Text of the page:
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  1.  26
    Governmentalities of CSR: Danish Government Policy as a Reflection of Political Difference.Steen Vallentin - 2015 - Journal of Business Ethics 127 (1):1-15.
    This paper investigates the roles that Danish government has played in the development of corporate social responsibility (CSR). Denmark has emerged as a first mover among the Scandinavian countries when it comes to CSR. We argue that government has played a pivotal role in making this happen, and that this reflects strong traditions of regulation, corporatism and active state involvement. However, there is no unitary “Danish model of CSR” being promoted by government. Although Danish society is often associated with a (...)
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  2.  21
    Public Policies for Corporate Social Responsibility in Four Nordic Countries.Steen Vallentin, Susanne Sweet, Arno Kourula, Maria Gjølberg & Atle Midttun - 2015 - Business and Society 54 (4):464-500.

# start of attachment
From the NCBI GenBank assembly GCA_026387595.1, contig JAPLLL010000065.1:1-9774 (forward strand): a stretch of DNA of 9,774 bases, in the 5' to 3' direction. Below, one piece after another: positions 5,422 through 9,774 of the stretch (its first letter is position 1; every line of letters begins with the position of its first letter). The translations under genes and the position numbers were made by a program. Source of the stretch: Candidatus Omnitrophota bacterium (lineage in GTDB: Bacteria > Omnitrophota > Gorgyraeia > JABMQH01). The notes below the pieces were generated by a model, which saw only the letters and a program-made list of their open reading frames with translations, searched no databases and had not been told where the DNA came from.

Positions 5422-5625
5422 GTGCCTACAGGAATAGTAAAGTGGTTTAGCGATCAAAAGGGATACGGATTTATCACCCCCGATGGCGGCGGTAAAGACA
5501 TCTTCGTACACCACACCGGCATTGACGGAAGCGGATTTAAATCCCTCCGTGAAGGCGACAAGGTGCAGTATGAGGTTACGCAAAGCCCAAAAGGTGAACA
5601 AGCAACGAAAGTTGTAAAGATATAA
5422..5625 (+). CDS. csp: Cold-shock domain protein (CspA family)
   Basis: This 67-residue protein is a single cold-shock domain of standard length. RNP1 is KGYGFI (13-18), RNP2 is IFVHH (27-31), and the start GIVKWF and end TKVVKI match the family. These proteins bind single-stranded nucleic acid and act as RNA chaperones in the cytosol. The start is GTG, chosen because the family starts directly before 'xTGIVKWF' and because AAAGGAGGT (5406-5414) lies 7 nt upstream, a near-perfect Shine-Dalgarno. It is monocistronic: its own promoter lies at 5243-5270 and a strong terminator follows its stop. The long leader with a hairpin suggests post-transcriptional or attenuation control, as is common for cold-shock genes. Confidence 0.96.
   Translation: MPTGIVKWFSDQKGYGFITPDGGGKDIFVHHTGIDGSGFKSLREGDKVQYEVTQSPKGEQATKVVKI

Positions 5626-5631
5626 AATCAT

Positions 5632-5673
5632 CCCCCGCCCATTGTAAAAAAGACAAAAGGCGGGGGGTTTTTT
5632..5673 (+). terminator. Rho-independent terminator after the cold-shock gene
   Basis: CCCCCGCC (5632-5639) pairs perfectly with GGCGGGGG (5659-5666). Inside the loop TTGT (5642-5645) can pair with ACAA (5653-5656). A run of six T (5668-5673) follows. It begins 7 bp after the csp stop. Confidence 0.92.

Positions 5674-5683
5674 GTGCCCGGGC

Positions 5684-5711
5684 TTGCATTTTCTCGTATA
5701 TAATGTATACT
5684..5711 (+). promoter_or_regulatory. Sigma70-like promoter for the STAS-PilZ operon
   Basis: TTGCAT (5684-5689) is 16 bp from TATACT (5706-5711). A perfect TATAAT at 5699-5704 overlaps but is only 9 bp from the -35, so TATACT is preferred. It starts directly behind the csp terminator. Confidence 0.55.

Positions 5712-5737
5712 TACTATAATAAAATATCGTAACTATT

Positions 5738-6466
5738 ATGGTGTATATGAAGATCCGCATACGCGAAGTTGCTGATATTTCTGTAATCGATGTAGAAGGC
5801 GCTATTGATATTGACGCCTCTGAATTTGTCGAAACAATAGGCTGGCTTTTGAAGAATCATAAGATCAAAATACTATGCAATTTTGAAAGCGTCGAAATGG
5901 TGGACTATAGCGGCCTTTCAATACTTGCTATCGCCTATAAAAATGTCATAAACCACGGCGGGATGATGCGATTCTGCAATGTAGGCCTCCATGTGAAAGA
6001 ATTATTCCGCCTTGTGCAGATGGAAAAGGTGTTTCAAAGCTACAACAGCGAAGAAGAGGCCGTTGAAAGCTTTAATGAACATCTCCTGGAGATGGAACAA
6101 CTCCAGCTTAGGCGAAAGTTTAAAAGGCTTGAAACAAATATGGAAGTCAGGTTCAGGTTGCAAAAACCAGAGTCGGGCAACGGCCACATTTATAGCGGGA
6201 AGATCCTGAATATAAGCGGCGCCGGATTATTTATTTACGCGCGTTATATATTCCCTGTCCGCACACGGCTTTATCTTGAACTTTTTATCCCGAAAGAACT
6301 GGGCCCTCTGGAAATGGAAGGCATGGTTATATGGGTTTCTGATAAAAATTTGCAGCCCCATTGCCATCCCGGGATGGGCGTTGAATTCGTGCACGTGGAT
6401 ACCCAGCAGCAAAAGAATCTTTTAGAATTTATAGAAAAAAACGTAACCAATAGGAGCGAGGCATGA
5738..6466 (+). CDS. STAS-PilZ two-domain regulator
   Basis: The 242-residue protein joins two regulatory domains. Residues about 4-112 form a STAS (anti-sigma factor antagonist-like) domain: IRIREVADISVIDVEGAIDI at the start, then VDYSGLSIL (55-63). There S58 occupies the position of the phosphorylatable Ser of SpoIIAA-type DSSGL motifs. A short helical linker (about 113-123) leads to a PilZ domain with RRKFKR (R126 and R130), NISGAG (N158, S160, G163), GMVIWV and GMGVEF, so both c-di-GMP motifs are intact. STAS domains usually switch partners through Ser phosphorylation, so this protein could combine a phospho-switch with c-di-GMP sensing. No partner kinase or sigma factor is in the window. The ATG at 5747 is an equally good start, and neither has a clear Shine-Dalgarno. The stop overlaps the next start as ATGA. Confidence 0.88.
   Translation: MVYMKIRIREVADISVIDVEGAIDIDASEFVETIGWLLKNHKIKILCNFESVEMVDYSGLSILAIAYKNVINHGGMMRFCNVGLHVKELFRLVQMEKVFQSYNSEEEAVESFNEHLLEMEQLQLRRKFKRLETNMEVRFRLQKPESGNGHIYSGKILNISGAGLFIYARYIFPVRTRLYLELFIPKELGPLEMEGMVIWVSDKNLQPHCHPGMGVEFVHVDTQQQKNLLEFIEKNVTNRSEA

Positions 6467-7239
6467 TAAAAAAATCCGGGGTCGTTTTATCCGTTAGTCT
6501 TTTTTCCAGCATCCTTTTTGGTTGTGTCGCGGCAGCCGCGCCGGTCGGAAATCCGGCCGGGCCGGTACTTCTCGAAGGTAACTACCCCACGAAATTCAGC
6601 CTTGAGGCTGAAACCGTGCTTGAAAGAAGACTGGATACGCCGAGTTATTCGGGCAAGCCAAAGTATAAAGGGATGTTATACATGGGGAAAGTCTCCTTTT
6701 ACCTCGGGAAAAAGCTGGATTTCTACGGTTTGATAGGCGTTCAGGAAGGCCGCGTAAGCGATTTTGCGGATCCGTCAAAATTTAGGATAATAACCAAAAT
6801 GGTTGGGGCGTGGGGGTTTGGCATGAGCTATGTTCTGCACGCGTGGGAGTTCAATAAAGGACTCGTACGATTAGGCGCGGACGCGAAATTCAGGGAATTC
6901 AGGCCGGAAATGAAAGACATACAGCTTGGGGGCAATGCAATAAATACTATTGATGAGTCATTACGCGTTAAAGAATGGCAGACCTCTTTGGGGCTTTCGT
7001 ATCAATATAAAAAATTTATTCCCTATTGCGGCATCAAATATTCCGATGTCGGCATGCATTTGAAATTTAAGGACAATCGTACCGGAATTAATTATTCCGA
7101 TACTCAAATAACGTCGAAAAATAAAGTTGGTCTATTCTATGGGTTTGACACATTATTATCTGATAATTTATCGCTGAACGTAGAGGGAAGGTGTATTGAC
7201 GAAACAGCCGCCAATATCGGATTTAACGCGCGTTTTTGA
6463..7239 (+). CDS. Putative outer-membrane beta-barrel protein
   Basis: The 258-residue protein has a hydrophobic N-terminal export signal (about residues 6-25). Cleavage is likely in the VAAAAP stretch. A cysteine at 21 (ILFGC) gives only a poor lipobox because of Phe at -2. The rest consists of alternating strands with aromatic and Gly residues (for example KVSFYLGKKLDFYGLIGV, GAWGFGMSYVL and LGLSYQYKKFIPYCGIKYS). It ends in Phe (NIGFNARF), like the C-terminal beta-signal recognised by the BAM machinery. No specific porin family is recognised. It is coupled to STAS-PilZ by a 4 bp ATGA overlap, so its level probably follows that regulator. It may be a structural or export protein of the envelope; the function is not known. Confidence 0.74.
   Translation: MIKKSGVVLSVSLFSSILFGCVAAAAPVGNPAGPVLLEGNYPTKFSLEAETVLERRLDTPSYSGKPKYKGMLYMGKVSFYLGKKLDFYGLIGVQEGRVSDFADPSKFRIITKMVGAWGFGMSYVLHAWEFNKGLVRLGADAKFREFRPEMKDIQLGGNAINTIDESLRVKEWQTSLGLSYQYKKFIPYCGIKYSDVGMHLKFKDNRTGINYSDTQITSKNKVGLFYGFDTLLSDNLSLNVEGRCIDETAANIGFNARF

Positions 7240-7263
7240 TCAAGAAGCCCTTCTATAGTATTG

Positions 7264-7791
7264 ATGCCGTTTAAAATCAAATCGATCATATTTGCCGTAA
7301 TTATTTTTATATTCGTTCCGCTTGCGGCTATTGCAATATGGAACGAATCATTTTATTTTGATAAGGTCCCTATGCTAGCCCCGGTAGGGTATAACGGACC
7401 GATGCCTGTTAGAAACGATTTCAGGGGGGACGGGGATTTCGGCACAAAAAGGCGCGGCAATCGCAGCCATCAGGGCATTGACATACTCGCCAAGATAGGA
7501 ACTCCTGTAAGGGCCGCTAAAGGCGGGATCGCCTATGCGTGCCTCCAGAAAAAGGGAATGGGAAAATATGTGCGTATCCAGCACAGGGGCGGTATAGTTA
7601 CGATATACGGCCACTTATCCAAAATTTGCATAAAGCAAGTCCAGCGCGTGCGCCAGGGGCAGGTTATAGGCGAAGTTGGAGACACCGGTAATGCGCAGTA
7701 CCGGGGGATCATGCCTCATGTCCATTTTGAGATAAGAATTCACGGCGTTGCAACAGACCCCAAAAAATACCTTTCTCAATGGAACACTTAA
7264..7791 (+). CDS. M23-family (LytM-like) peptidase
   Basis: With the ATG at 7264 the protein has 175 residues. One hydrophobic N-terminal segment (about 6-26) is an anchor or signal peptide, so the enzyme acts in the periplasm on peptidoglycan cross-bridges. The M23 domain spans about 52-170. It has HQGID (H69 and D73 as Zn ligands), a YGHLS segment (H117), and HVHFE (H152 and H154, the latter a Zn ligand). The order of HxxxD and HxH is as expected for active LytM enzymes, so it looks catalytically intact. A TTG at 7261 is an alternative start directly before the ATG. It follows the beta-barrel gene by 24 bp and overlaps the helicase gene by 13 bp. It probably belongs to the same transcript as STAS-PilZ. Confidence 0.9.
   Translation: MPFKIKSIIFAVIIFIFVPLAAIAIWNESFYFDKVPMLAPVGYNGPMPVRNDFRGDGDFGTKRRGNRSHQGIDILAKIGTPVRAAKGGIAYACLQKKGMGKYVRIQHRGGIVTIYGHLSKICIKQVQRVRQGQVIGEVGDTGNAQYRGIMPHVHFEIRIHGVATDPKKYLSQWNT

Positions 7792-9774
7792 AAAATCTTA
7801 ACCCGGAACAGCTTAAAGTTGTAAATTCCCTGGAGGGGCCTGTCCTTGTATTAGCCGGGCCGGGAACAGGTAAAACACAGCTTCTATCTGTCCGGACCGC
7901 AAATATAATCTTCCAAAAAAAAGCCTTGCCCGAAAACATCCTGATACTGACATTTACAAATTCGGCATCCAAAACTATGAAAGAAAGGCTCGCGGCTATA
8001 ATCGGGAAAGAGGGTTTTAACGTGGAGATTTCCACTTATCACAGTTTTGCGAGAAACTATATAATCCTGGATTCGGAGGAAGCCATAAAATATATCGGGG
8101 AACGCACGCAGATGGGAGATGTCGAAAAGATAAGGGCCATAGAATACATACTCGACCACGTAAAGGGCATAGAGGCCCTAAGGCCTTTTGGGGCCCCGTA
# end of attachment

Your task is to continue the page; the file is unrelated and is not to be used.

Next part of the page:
Corporate social responsibility was historically a business-oriented idea that companies should voluntarily improve their social and environmental practices. More recently, CSR has increasingly attracted governments’ attention, and is now promoted in public policy, especially in the European Union. Conflicts can arise, however, when advanced welfare states introduce CSR into public policy. The reason for such conflict is that CSR leaves key public welfare issues to the discretion of private business. This voluntary issue assignment contrasts starkly with advanced welfare states’ traditions (...)
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  3.  13
    The Business School’s Right to Operate: Responsibilization and Resistance.David Murillo & Steen Vallentin - 2016 - Journal of Business Ethics 136 (4):743-757.
    The current crisis has come at a cost not only for big business but also for business schools. Business schools have been deemed largely responsible for developing and teaching socially dysfunctional curricula that, if anything, has served to promote and accelerate the kind of ruthless behavior and lack of self-restraint and social irresponsibility among top executives that have been seen as causing the crisis. As a result, many calls have been made for business schools to accept their responsibilities as social (...)
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